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Peter Rice

Peter Rice

Science Department Chair
B.A., Middlebury College
M.P.S., Cornell University

About Mr. Rice

Peter Rice ’76 grew up the son of educators and was imprinted from a young age with the notion of making a difference in the lives of others. As a young boy, his family chose to enter the world of private school teaching, affording him the opportunity to grow up on private school campuses in New England, one of which was Avon Old Farms School. 

“With its wooded property, fantastic architecture, and facilities built for boys, living on the Old Farms campus was a boyhood fantasy,” says Rice.

When it came time to attend high school himself, Avon Old Farms was already a place of comfort, and so the decision to enroll was an easy one. One day, as he stood inside an Eagle classroom, he looked out into the Quadrangle at the falling rain and decided he wanted to join the Peace Corps and work in a rural, French-speaking African village.

“My older sister had talked about the Peace Corps, and the idea always stuck with me,” he shares. “No, I didn’t fluently speak French. And no, I had never been to Africa. Quite the opposite actually. Growing up in tiny New England towns on private school campuses had left me with a desire to find out what else was out there.”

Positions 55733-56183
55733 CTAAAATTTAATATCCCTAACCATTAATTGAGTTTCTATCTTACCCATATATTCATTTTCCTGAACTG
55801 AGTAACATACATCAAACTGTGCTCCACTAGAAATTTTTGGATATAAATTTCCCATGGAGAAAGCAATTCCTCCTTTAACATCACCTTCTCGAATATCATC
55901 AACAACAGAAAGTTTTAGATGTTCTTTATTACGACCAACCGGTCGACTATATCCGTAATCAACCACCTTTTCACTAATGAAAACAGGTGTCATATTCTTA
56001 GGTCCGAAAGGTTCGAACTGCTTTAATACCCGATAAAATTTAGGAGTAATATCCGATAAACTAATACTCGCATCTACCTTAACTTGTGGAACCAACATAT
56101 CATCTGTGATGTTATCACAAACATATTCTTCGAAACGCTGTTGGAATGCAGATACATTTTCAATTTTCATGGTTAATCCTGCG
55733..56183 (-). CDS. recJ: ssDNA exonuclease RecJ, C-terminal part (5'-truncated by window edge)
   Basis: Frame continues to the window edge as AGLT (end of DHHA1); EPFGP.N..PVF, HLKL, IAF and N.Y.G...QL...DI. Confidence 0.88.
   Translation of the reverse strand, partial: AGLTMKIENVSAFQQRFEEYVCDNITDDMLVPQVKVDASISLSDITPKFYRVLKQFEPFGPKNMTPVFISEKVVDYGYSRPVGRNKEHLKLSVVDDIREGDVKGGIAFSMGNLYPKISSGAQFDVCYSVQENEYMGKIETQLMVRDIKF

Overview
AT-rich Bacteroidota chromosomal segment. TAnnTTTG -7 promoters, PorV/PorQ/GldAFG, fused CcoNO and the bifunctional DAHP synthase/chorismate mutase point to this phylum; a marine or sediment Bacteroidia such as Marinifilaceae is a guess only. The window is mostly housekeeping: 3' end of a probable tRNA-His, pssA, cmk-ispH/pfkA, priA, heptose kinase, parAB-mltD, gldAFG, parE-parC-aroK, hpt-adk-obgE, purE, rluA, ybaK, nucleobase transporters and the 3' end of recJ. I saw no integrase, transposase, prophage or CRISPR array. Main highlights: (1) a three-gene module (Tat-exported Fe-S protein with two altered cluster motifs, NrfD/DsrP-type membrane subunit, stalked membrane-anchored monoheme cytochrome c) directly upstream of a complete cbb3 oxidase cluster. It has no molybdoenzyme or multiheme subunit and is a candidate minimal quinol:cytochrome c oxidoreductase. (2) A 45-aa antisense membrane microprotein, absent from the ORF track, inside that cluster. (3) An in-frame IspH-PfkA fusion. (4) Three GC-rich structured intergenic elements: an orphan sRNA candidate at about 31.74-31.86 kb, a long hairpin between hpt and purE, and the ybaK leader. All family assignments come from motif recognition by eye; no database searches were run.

After graduating from Avon, Peter continued his education at Middlebury College where he studied history. Even still, the idea of traveling to see what else was out in the world nagged at him. One year, he took a hiatus from college courses and traveled the country with a girlfriend. He also worked with a construction company, pouring foundations. Upon completing his degree, Peter remained in Vermont and worked for a year on the largest commercial goat dairy in the state at the time. 

“I spent that year learning everything I possibly could about farming, with the hopes that my experience in farming would help me get placed in a rural position with the Peace Corps,” he says. “In fact, the first position I was offered through the Corps was in construction, and I turned it down because I did not want to be in a city.”

And, it worked out. Peter eventually was assigned to a small village in Togo, West Africa, working with the Togolese Rural Development Extension Service introducing the use of oxen to farmers who had, until then in the 1980s, relied on hand tools. The oxen were an attempt at helping farmers increase their productivity. While there, he met his wife.

“The village of Gando was roughly 1,000 people, and Saturdays was Market Day: it was a very festive atmosphere with the village square filled with vendor stalls selling their wares,” he explains. “One market day, about a year into my stay, I was frequenting my favorite vendors when I met a woman named Tieba who had just returned to the village to be with her family.”